In May 1968 students in Paris occupied university buildings to launch an avalanche of protests and strikes against the authorities. This was only the beginning of a wide-ranging social and cultural revolution that involved not only students and workers, but public servants, journalists, artists, and youth as well.
At the very beginning of this movement, on 3 May 1968, a staff member of the IISH unknowingly emerged from the metro station Invalides, on his way to an appointment. This particular staff member was an thoroughgoing anarchist, historian, and collector.
Rudolf de Jong now remembers:
"Everybody was extremely busy there. A passer-by told me: "since all historians in Paris are working on the revolution, you would do better to concentrate on collecting stencils!" I ended up in the massive demonstration at the Sorbonne, and I was one of the first foreigners to enter the atelier where posters were printed on newspapers. You had to go through the entire city, from one university building to another, be present at meetings, tear down posters, pick up handouts… Many students were eager to help with collecting during these days and nights, even when they had other things on their minds and were dead tired.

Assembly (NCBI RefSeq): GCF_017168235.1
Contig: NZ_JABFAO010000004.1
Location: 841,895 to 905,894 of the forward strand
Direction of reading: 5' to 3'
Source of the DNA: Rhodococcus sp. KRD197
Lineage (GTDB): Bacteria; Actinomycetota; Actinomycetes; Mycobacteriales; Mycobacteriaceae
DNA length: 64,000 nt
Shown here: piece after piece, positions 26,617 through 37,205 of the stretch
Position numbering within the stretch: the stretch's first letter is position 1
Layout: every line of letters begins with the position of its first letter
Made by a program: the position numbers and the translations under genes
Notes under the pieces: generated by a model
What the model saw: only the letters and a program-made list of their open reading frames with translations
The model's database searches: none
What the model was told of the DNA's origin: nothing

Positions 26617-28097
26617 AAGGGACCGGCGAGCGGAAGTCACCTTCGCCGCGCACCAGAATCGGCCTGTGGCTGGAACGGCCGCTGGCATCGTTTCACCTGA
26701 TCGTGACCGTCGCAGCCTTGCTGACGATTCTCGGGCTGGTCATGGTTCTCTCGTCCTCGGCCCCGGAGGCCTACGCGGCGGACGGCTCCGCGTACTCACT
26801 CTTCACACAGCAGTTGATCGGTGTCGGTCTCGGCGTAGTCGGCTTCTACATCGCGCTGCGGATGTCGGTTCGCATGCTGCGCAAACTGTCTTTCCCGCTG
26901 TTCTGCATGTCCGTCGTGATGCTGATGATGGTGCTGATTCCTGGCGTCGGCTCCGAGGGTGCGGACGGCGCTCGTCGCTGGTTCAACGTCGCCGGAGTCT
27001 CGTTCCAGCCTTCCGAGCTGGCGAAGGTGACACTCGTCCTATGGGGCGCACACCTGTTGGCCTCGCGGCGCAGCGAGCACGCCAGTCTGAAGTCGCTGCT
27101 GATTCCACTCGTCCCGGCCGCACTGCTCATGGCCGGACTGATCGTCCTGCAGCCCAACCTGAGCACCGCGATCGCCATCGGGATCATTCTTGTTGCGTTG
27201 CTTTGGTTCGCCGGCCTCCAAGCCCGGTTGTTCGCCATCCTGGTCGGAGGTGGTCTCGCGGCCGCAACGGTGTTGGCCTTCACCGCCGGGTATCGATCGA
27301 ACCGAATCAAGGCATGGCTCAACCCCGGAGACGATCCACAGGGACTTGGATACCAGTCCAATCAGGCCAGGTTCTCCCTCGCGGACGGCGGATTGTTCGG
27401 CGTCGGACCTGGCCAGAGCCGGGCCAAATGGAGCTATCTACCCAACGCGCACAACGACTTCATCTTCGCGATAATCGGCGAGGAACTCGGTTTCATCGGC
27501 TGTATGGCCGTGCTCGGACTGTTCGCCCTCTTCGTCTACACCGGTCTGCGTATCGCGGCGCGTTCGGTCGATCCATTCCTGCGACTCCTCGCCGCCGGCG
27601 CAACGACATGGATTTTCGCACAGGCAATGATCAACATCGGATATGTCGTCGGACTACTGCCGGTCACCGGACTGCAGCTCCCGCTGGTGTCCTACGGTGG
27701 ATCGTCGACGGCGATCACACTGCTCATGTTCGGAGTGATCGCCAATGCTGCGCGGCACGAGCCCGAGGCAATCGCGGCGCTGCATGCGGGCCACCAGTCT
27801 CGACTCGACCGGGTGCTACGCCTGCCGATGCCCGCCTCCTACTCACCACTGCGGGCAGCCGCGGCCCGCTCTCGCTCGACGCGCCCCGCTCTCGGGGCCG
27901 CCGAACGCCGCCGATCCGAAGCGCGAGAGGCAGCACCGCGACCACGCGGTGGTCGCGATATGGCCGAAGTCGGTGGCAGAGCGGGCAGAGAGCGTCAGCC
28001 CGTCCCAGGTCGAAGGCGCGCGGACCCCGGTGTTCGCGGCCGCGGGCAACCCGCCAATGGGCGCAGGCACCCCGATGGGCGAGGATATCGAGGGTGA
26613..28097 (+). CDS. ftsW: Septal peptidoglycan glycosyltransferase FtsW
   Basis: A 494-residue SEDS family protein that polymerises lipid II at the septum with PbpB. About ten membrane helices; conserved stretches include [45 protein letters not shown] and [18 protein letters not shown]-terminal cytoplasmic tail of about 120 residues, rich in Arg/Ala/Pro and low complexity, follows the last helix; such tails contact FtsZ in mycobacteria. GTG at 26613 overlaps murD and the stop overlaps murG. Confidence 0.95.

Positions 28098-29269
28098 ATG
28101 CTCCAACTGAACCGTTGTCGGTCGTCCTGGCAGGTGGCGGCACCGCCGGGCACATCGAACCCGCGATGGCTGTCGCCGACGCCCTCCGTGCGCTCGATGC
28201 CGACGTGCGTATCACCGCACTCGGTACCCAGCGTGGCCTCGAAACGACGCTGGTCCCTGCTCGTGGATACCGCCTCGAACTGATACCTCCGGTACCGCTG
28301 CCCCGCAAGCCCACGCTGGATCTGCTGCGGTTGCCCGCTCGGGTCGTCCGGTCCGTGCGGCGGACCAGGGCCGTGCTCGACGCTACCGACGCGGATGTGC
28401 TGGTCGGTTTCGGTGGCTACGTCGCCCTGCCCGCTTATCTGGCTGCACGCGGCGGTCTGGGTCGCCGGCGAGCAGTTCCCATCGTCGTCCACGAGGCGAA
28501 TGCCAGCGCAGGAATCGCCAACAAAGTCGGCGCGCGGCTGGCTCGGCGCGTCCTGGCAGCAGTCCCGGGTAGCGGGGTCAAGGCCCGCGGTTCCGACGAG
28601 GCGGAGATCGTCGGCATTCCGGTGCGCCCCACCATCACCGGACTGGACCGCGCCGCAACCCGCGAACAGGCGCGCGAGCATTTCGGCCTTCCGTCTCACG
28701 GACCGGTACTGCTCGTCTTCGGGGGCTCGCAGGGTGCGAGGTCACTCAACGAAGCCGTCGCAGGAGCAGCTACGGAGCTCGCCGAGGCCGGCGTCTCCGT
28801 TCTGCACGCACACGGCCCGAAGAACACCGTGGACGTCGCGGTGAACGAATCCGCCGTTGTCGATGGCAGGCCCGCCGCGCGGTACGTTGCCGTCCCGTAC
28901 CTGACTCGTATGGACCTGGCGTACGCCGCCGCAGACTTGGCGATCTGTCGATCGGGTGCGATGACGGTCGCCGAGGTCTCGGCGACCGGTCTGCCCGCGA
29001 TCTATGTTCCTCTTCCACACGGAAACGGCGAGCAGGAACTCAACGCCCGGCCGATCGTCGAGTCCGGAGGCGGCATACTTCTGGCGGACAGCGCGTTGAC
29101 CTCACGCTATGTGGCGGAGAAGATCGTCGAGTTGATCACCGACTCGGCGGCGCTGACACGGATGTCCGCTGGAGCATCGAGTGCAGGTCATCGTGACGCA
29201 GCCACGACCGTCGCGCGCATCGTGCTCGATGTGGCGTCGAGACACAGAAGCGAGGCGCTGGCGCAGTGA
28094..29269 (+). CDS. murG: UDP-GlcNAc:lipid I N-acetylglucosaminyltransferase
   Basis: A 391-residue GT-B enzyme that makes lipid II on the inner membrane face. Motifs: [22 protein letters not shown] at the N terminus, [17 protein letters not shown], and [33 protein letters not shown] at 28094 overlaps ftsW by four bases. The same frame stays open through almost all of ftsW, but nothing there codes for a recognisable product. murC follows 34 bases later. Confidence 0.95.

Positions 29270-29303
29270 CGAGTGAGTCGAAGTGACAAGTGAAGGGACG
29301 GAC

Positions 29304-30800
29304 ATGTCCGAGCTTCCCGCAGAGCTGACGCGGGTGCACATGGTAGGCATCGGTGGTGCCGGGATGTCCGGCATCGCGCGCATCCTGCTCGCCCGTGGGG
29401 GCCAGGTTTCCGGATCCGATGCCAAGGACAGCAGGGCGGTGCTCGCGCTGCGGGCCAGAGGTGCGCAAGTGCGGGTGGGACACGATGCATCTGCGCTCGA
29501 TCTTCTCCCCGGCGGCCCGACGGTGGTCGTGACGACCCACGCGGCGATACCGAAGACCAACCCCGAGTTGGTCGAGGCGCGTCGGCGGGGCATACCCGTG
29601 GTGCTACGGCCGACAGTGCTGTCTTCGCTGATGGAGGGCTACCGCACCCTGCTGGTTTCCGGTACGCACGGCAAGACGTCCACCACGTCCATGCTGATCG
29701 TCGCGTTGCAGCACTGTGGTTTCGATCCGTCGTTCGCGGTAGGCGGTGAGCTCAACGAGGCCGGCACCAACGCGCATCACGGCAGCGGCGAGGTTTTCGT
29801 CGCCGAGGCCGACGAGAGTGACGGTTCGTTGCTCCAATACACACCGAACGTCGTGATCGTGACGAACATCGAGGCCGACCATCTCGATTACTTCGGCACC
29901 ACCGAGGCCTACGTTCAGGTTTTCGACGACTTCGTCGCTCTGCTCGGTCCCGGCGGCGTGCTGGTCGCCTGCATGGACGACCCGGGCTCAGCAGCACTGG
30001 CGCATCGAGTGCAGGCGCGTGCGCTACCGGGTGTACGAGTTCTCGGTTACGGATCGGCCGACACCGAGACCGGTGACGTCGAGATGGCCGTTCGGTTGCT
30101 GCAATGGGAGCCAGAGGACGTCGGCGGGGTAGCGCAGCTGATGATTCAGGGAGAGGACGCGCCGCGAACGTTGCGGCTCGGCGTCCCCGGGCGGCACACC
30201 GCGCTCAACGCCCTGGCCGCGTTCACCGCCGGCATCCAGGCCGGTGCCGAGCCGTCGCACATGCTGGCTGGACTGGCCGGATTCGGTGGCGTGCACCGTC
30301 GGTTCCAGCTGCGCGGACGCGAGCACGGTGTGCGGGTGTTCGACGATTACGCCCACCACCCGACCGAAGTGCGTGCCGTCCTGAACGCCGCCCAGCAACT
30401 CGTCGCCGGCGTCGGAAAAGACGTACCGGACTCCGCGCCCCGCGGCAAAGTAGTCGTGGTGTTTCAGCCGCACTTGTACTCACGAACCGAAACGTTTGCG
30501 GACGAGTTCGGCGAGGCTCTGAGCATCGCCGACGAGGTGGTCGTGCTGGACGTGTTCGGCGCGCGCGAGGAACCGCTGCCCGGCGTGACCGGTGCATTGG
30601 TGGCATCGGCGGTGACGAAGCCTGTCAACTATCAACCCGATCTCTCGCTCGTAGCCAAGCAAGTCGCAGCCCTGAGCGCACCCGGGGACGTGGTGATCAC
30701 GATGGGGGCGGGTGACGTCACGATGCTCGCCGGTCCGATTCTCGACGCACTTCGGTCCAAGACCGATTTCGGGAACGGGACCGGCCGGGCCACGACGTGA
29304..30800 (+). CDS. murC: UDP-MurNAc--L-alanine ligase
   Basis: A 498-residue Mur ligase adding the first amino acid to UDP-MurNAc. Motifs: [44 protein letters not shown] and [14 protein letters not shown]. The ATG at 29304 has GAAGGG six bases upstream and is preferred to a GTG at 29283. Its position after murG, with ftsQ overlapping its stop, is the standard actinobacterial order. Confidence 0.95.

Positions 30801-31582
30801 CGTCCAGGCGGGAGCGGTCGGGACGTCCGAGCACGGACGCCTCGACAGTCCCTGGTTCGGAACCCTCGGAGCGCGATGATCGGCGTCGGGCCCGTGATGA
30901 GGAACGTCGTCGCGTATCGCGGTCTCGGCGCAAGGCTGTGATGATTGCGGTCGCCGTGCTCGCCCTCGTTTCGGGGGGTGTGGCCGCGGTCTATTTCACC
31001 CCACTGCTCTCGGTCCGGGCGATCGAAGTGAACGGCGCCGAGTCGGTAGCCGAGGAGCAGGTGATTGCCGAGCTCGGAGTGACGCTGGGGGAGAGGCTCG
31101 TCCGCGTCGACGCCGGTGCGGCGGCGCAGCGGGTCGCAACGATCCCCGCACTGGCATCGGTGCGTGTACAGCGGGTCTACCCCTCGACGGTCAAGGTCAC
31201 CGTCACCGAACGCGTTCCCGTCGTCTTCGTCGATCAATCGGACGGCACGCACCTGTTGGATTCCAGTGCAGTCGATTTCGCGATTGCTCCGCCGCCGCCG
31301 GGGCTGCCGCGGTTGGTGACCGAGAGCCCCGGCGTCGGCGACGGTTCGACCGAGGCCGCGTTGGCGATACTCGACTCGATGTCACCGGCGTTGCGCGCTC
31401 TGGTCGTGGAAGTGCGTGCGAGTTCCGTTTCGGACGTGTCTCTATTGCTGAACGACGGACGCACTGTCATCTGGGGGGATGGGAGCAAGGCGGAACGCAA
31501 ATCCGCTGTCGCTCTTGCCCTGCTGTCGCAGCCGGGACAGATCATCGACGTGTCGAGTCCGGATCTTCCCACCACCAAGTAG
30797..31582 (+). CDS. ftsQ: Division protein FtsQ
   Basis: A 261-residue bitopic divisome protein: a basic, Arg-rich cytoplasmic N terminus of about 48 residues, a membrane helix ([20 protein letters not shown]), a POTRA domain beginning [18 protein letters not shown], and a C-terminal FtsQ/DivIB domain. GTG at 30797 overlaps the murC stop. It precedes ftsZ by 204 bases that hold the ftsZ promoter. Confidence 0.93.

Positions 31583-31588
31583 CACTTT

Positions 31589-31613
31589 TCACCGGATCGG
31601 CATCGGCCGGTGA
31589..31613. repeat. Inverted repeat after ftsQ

At one time, I joined the Cleaning Committee of students who cleaned the buildings during occupation. This yielded quite a lot of flyers. Only one person refused to give me a flyer when I asked for it, and this was an official from a trade union. 'No, we won't even consider giving you one', he said. On the whole, trade unions and leftist political parties had a restraining influence on the movement. The most important truly new aspect of this era, in my opinion, was the creation of action committees. Committees of student/workers, parents, teachers, school pupils, and local residents… This atmosphere of liberation, even though it lasted only a couple of weeks, remains a lasting experience."